In Immortal: Unchained, you can’t do that. You can’t ensure your own survival. Chances are, the game will find a way to beat you down once again without so much as a wink in your direction. It’s a game that wants to force you to grind, to use stats that may not be beneficial to your class by any means necessary.
Look, I don’t mind a grind, neither do many of us Soulsborne fans, but there has to be a balance between grinding and progression, which there isn’t much of when it comes to Immortal: Unchained.
Combat and control design. We really gotta discuss this.
I know, I know, I know. You’re tired of the fact I’m ragging on an indie game and being as critical as I am, but that’s how the cookie crumbles. I’m the same way with big-name devs as well. The combat in Immortal: Unchained has a lot of potential to become a very fun and very unique experience.
But right now it is a horrible trainwreck that needs some finetuning to be a somewhat enjoyable experience. First off, aiming sucks when you aren’t using the lock-on feature. It’s an absolute unpolished mess. The manual aiming is floaty, it’s imprecise, and it has a rather unpleasant acceleration that will often time see you hitting a target you didn’t mean to hit due to how fast it accelerates. Even if you turn down the mouse or controller sensitivity, it remains too fast to enjoy.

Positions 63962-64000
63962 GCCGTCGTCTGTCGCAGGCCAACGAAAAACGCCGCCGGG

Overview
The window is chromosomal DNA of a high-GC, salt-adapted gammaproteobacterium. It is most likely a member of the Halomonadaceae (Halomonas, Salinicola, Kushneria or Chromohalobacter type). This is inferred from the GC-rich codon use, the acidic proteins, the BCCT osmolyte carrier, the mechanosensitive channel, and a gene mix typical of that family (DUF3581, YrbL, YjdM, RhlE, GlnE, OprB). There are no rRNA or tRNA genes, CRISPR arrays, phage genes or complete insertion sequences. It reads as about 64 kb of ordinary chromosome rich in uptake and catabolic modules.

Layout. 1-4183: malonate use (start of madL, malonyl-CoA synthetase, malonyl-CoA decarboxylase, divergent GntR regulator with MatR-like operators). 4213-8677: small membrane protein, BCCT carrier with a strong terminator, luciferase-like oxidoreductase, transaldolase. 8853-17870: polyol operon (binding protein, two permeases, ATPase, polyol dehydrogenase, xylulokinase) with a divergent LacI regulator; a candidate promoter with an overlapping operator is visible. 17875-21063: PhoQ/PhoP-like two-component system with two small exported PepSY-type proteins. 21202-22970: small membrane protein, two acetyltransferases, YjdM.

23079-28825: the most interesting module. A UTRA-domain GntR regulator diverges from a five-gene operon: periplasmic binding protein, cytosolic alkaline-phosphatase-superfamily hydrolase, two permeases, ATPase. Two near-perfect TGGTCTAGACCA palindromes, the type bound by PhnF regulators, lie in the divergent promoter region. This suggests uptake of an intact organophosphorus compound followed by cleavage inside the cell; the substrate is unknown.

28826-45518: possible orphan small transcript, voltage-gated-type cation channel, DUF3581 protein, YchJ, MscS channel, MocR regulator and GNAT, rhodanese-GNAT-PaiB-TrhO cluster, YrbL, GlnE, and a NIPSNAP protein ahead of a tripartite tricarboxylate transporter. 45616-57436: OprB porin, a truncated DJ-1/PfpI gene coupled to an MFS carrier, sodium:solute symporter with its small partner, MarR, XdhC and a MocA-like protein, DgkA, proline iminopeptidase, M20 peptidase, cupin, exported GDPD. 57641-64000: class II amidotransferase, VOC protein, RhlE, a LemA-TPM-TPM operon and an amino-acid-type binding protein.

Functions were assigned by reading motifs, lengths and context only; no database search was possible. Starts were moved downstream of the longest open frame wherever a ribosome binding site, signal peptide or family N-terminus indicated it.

As free aim was added in the later stages of development, you can see that it wasn’t tested, that it wasn’t made to feel accurate or even a primary feature of the game. The lock-on provides a much clearer sense of combat and allows you to target the enemy you prefer to attack. The only downside with locking on is going to be the fact you can’t go for critical shots. So don’t expect to do great as a sniper-focused class. You won’t enjoy it as the free-aim needs a lot of work before it can truly be mastered.
Due to the design, you can’t even use your melee weapons to quickly eliminate the weaker enemies that will appear. Melee weapons have intentionally been designed to be the weakest pieces of equipment within your entire arsenal. Sure, you can try to make them your primary weapon, but I’ll warn you about that choice. You will fail, you will die a lot and you will hate the game for taking that approach.